For 50 years, fleet has relied on one family
By Ed Zieralski
. . But imagine having to do it for an entire sportfishing fleet and an armada of private boaters every day during the height of the fishing season when the fish and the fishermen have an insatiable appetite for bait fish.
. . That's the chore for the Everingham Bros. Bait Co., a San Diego institution for the last 50 years. The business, which now employes it's fourth generation of the Everingham family, is anchored at the same, exact location in San Diego Bay that it was half a century ago. That's when Adolphus "Buck" Everingham (deceased) and his two sons, Charles and Roy, bought it from Lyman McDonald.
. . And the truth is, Roy Everingham wasn't all that thrilled about making bait.
. . "I hated it," Roy said, laughing. "Catching bait was the worst part of tuna fishing. Throwing those nets and hauling in the bait just killed your back and hands."
. . But Roy Everingham solved that by mechanizing the process, and today his son, Buck, 45, runs the operation. Buck's wife, Arlene, who runs the office, said the crew has a combined 160 years in the bait-making business.
. . Roy, 75, is retired now, but he left the family business in capable hands. Buck's son, Matthew, 19, when he's not attending UCSD, helps at the company's Mission Bay bait barge.
. . Buck started learning the business when he was 12. That's when Roy started teaching him all aspects of making bait, including the most important one of all, how to find it in the vast ocean.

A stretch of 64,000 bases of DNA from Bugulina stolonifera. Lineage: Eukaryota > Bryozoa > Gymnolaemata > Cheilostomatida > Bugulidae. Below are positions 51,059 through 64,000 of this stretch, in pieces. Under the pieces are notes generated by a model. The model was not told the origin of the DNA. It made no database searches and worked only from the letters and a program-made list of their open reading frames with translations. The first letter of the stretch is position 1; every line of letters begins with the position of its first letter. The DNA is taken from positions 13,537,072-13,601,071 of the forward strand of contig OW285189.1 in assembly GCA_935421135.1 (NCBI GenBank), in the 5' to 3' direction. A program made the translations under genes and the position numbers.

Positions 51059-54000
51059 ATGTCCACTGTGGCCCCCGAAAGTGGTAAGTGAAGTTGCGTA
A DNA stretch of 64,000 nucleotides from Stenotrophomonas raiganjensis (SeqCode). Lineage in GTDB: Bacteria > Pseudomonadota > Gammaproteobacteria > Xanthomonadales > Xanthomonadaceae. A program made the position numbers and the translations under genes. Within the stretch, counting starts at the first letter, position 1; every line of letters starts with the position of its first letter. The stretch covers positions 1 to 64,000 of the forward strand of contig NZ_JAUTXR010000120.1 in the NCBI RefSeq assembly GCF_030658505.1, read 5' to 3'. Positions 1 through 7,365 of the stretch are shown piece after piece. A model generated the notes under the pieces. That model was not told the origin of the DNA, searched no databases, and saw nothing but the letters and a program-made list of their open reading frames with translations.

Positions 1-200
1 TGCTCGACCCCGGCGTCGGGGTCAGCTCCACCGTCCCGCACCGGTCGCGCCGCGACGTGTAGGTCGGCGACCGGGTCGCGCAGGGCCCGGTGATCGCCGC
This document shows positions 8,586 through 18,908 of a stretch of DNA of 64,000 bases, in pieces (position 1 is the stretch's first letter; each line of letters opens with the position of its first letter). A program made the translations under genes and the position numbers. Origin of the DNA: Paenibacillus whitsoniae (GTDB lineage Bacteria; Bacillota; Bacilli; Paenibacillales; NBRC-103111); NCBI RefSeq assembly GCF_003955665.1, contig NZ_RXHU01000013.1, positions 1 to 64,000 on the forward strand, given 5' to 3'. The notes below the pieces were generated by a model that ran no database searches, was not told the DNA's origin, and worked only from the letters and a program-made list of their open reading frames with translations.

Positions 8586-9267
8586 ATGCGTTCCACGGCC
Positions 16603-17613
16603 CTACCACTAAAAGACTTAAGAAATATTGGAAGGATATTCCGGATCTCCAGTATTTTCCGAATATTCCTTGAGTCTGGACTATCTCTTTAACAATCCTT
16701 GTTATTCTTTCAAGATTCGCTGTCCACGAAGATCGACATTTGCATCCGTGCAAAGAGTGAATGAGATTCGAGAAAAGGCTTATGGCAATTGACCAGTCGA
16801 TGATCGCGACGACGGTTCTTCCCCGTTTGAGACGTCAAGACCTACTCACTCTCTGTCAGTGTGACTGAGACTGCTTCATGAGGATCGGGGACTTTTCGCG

. . "Sometimes it looks like the shadow of a cloud," Buck said. "Other times, it's two different shades of green or even less than that. You really need a keen eye."
. . For the Everinghams, it all started back in the post-World War II days. Albacore fishing had slowed to a crawl, and Roy's father, the original Buck, and brother went to work for McDonald, who then owned Mac's Bait. Soon, Roy tired of fishing tuna and joined them. And, before long, McDonald approached them about buying the buisness.
. . "I was reluctant at first," Roy Everingham said this week at the company's corporate office in Point Loma. "I didn't think a family business would work out."
. . But Roy threw in, and the first thing the family did was build a new bait boat to replace the old Californian.
. . Back then, there was competition in the bait business from Tex Brock, and there were only two landings, H&M and Point Loma. It wasn't easy, Roy said. The two barges were next to each other.
. . "Hey we struggled, man" Roy said. "Our competitor supplied H&M, and we took care of Point Loma."
. . Everingham likes to tell the story of the time Tex Brock hung out a huge sign that said, "Bait Here."
. . Other competitors came and went, but the Everinghams persevered.
. . The Everinghams have five boats, with four working at present. There's Capt. Jim Lilly on the 168.5-foot Cachalot, Capt. Joe Machado on the 118-foot EBBCO, Capt. Richard Jackson on the 58-foot A.C.E. and Capt. John Pratt on the 118-foot carrier Rival. Tom Tompkins manages the San Diego Bait Barge, and Bill Copes manages Mission Bay.
. . Buck Everingham said he and Arlene will continue to make the necessary changes to keep the business current. Today, the relationship between Roy and Buck is not only that of father and son, but of two business partners who, like any father and son or longtime business partners, had their differences. But Buck said they always worked things out, always put the family and business before all else.
a little more about the Everinghams